What Body Styles and Trim Levels Does It Come In?
U.S. buyers of the 2014 BMW i8 have it easy. There's only one i8 and everything is standard, including the wider 215/45R20 front and 245/40R20 rear tires that are an optional upgrade in Europe.
The 2014 i8's announced base price is $136,650. The only variations have to do with the interior, which is offered in four "worlds": Mega, Giga, Tera and Pure Impulse. Mega is the standard offering, and it puts a focus on sustainable materials. Our test car was equipped with the $2,000 Giga package, which adds perforated leather seats and LED headlights. Next up is Tera, which sells for $3,000 and includes unique leather materials tanned with plant extracts. From there it's a big jump to the $10,800 Pure Impulse package, which brings with it an array of exclusive interior material upgrades on every surface.
Laserlight high-beam headlights will eventually be offered as an option once they get approved by federal regulators, but the availability date (and price) is as yet unknown. BMW says they illuminate the road ahead for 2,000 feet instead of the still-impressive 1,000 feet covered by the standard LED setup.
How Safe Is It?
The 2014 BMW i8 is an all-new model that has not been crash tested by NHTSA or the IIHS. And it's not likely to undergo such tests in the future, either, because of its high price and exclusivity.
But carbon fiber has proven to be a very strong structural material in the high-risk world of auto racing, and the front and rear suspension subframes are made to absorb crash energy. There's no reason to expect any vulnerabilities.
What Kind of Mileage Does It Deliver?
Official EPA mileage and electric range ratings have not been released, and BMW engineers are not prepared to issue any estimates just yet. They have said the electric range could be 22 miles, but this number wasn't derived from U.S. test methods. We figure the final U.S. figure might range between 18 and 20 miles.
As for gasoline, the fuel tank holds 11 gallons, and the estimated range is 320 miles. EPA combined gasoline fuel economy may well settle somewhere between 26 and 28 mpg. Of course, plug-in hybrids only use fuel after the battery has run down, which means the amount of fuel ultimately used will vary widely on a case-by-case basis. It could be zero with a short enough commute and frequent enough recharging.
What Are Its Closest Competitors?
The BMW i8 is an unusual car with few, if any, direct peers. But there are some competitors, though the specs don't match up the same.
The Tesla Model S is the car that naturally comes to mind because it shares the exclusivity, brand image and green tech aspects. But the Tesla is a pure electric vehicle, not a plug-in-hybrid. Its cross-country potential is tied to the placement of Tesla Superchargers. It's also a very spacious and comfortable car that seats five full-size adults and their luggage.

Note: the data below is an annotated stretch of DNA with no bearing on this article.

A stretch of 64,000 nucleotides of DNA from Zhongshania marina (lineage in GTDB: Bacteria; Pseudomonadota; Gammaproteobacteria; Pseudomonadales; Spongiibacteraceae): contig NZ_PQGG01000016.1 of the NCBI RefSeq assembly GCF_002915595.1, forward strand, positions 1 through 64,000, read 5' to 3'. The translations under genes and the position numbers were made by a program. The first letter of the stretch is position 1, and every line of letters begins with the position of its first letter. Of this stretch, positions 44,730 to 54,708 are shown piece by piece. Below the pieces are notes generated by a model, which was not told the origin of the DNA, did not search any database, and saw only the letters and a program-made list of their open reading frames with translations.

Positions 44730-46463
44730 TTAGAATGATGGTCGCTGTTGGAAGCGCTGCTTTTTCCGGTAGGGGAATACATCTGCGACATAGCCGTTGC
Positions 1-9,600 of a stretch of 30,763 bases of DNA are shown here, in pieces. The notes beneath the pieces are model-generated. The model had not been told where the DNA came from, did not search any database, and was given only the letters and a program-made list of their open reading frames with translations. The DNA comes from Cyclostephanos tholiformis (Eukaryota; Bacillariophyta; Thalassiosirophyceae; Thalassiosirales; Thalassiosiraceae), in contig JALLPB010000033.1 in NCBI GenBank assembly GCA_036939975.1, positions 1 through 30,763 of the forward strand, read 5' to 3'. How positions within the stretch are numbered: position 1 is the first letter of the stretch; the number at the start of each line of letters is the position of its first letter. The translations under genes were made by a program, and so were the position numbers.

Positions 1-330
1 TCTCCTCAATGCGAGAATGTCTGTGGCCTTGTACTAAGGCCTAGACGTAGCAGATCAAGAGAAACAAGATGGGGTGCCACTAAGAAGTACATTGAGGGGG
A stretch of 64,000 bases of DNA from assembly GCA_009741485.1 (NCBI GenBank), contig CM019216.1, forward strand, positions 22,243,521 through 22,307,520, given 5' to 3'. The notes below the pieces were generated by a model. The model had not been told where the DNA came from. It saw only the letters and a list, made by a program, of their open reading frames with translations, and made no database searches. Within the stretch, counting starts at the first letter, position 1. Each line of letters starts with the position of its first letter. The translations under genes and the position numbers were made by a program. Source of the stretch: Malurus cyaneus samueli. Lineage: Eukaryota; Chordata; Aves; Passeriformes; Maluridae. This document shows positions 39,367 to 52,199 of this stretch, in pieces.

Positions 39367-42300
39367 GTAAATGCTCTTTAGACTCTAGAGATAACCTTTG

The Porsche 918 Spyder is a similar sort of plug-in hybrid, but its gasoline engine is far more powerful and it's a true monster on the racetrack. It also costs $850,000. Nope.
Why Should You Consider This Car?
The 2014 BMW i8 is a driver's car that puts a premium on handling. It's a technically interesting machine that just happens to deliver supercar looks for less than supercar money. It's more exotic than the Tesla Model S, and it carries the BMW nameplate and all of the heritage, quality and dealer network that goes with it.
And as a plug-in hybrid with a modest battery, it's also a good choice for those buyers who can't provide 240-volt charging at home or would simply rather not deal with the limitations (real or imagined) of a fully electric vehicle like the Tesla Model S.
Why Should You Think Twice About This Car?
Those high carbon-fiber sills may present entry and exit problems for folks who aren't as flexible as they once were. Take a test-sit if you have doubts.
Drivers who hope to carry more than a single passenger should look elsewhere because this backseat won't hold adults. And the pitiful trunk is tinier than a Miata's; that unused backseat may be the only place to stash luggage. Even BMW recognizes this. It offers custom-fit luggage that straps to the backseat, but it's from Louis Vuitton and costs a small fortune.
Of course, anyone who wants no part of gasoline and would rather have a high-status all-electric car should know that the Tesla Model S is still their only choice unless they want to downsize to the 2014 BMW i3.
Edmunds attended a manufacturer-sponsored event, to which selected members of the press were invited, to facilitate this report.